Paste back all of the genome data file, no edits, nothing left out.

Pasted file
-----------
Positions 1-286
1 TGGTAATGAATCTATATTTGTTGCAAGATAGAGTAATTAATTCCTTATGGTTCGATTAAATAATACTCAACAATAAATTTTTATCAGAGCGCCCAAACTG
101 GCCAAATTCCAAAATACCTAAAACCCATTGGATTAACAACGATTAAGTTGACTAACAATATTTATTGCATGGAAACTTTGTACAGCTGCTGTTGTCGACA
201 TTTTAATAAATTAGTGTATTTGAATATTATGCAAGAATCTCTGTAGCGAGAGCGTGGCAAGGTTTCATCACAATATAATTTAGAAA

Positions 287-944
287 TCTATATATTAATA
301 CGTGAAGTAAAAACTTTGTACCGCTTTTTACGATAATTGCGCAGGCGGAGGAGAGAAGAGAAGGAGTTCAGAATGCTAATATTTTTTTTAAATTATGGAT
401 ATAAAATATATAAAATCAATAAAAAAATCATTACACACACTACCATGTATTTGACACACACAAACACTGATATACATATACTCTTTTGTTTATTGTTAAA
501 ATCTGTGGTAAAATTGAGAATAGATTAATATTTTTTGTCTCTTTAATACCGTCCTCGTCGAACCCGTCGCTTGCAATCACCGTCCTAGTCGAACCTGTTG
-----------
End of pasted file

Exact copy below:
Positions 1-286
1 TGGTAATGAATCTATATTTGTTGCAAGATAGAGTAATTAATTCCTTATGGTTCGATTAAATAATACTCAACAATAAATTTTTATCAGAGCGCCCAAACTG
101 GCCAAATTCCAAAATACCTAAAACCCATTGGATTAACAACGATTAAGTTGACTAACAATATTTATTGCATGGAAACTTTGTACAGCTGCTGTTGTCGACA
201 TTTTAATAAATTAGTGTATTTGAATATTATGCAAGAATCTCTGTAGCGAGAGCGTGGCAAGGTTTCATCACAATATAATTTAGAAA

Positions 287-944
287 TCTATATATTAATA
301 CGTGAAGTAAAAACTTTGTACCGCTTTTTACGATAATTGCGCAGGCGGAGGAGAGAAGAGAAGGAGTTCAGAATGCTAATATTTTTTTTAAATTATGGAT
401 ATAAAATATATAAAATCAATAAAAAAATCATTACACACACTACCATGTATTTGACACACACAAACACTGATATACATATACTCTTTTGTTTATTGTTAAA
501 ATCTGTGGTAAAATTGAGAATAGATTAATATTTTTTGTCTCTTTAATACCGTCCTCGTCGAACCCGTCGCTTGCAATCACCGTCCTAGTCGAACCTGTTG